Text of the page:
Martin Aitchison was born in Birmingham in 1919. He was educated at Ellesmere College in Shropshire, where his serious deafness (later profound), hindered his academic education. He left at the age of fifteen to develop his evident artistic talents at Birmingham School of Art and, later, at the Slade School of Art, where he met (and later married) fellow student Dorothy Self. He exhibited at the Royal Academy in 1939.
Martin's deafness precluded him from the Services in World War II, but after Dunkirk he felt he could no longer remain an art student and enrolled with Vickers Aircraft as a technical illustrator, producing service manuals. He was also involved in producing drawings for Barnes Wallis's top-secret 'Bouncing Bomb', used in the famous Dam Buster raid.
After the War, Martin became a commercial artist, free-lancing, through agents, for a wide range of advertising clients. He also illustrated women?s magazines, including Vogue, with fashion, fiction and humorous drawings. In 1952 he began an eleven year stint working for the 'Eagle' magazine for boys, illustrating the 'Luck of the Legion', 'Lost World', 'Hornblower' and other serialised adventure strips. He also drew a comic weekly strip for 'Swift' (another Hulton Press paper for younger boys and girls).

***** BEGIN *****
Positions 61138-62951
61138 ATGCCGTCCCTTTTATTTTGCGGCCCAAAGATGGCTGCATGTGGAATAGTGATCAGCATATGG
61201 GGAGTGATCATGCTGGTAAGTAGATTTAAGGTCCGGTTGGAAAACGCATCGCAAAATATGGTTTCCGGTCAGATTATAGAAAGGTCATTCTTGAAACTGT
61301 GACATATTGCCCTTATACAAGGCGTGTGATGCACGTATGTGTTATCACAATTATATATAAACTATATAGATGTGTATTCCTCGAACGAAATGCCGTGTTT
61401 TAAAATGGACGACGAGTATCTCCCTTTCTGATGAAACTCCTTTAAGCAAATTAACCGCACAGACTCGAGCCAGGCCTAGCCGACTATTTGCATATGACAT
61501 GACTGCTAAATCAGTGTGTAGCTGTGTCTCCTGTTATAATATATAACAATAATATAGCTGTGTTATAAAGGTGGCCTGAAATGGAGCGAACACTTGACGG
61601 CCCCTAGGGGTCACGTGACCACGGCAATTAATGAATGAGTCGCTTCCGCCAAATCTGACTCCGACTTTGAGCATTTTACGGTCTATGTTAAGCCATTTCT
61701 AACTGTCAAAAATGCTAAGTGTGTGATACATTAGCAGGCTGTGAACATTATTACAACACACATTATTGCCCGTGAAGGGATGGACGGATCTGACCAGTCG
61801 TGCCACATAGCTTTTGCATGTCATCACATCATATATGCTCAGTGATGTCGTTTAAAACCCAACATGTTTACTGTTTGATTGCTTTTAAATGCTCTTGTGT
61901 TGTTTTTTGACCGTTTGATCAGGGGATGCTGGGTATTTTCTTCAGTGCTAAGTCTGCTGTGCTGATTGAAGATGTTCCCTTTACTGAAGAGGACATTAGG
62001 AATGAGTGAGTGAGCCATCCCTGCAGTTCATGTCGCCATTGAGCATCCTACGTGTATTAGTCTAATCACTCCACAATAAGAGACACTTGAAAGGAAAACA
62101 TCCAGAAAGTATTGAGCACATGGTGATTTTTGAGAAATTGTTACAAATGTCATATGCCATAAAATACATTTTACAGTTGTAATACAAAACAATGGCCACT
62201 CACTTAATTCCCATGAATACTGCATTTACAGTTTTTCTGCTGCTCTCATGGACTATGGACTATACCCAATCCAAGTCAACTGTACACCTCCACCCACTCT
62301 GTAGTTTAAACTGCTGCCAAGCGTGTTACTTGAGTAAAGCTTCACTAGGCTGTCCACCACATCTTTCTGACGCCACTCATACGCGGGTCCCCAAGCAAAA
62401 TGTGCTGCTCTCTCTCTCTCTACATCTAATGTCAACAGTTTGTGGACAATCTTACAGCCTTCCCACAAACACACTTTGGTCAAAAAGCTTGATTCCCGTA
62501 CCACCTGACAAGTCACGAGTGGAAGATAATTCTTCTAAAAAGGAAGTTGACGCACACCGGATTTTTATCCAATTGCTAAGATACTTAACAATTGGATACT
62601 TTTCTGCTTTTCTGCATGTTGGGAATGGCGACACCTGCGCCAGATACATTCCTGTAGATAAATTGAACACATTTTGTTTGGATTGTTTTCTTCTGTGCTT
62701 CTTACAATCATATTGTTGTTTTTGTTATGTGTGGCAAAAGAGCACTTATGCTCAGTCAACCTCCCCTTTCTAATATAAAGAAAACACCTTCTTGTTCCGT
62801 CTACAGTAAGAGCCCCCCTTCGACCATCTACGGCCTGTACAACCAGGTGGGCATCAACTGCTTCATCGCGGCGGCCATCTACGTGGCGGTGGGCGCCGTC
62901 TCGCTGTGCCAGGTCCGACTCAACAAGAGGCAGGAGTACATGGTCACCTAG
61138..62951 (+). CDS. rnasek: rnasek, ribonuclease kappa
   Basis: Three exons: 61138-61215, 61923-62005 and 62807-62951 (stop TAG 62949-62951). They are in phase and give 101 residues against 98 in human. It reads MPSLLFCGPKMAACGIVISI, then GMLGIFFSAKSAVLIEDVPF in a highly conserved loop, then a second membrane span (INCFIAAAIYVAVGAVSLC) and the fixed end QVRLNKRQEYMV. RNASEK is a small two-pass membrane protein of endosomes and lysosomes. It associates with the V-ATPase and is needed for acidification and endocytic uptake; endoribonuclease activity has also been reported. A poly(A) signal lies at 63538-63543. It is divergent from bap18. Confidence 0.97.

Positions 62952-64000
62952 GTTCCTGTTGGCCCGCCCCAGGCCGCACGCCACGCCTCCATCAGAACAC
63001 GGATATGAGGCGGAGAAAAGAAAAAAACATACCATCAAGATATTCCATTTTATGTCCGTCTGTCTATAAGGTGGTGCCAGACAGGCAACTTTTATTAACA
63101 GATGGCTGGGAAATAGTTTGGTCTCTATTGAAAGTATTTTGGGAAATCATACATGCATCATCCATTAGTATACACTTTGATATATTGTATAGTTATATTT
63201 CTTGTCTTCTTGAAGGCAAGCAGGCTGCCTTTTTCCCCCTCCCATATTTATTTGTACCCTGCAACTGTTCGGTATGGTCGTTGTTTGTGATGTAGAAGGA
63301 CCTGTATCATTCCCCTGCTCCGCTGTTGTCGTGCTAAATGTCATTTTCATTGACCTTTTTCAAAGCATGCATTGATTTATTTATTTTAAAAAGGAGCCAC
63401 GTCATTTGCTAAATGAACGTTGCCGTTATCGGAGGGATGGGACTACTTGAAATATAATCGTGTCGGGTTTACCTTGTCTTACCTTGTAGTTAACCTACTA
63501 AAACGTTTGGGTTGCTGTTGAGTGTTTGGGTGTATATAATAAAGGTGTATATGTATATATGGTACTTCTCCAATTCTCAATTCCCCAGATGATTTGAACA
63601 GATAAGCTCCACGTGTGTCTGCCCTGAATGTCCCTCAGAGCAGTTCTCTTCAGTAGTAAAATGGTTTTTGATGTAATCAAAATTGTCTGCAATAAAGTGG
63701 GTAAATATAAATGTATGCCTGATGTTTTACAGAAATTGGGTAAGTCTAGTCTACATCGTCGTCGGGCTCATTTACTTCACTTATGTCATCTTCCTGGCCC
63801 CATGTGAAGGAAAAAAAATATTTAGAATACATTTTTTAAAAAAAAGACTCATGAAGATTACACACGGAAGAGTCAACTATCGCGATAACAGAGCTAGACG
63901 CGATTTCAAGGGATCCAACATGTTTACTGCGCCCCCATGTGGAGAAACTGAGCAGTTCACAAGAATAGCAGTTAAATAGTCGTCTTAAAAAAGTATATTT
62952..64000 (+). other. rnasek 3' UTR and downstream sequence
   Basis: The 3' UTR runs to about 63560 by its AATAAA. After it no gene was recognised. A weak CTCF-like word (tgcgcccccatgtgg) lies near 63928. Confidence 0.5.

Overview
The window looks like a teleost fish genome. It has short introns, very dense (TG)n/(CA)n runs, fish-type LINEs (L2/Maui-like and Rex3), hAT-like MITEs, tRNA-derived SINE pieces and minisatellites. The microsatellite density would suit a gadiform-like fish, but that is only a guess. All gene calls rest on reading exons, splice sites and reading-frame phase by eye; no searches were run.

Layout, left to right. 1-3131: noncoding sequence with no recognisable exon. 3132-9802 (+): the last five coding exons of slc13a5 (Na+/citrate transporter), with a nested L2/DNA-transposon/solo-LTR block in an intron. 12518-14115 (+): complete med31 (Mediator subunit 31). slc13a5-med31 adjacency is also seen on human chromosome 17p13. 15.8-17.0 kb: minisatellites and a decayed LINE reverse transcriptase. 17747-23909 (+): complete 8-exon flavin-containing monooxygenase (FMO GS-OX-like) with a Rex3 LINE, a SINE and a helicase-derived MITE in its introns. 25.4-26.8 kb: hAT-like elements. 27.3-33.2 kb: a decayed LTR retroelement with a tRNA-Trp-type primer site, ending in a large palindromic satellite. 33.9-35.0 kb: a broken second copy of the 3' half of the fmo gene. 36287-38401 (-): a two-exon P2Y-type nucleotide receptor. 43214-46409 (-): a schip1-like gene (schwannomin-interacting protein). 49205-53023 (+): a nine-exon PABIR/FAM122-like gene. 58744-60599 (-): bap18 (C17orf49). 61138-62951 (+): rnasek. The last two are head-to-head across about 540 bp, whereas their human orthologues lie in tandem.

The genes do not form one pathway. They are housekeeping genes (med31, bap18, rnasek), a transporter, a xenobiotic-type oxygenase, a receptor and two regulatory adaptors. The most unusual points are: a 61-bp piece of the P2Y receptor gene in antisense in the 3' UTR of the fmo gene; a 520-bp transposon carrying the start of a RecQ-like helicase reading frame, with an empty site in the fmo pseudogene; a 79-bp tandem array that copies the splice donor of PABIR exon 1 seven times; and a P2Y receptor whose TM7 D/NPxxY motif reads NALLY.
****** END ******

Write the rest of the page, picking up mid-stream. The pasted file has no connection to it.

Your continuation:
In 1963, Martin left the 'Eagle' for Ladybird Books, just on the point of launching the Key Words Reading Scheme. He worked extensively on that project and many other Ladybird Books of all types, including 'Well Loved Tales', 'Puddle Lane', educational and humorous books. His wife Dorothy (d.2003) wrote some of these, the most important being the three books of the 'Great Artists' series.
Martin ceased to work for Ladybird Books in 1987 and after working for a number of other clients, including the Oxford University Press, he retired, to return to his early love of painting and drawing. For many years he remained very active, keeping fit with walks in the countryside around Oxford and Henley on Thames and passed away on 22nd October 2016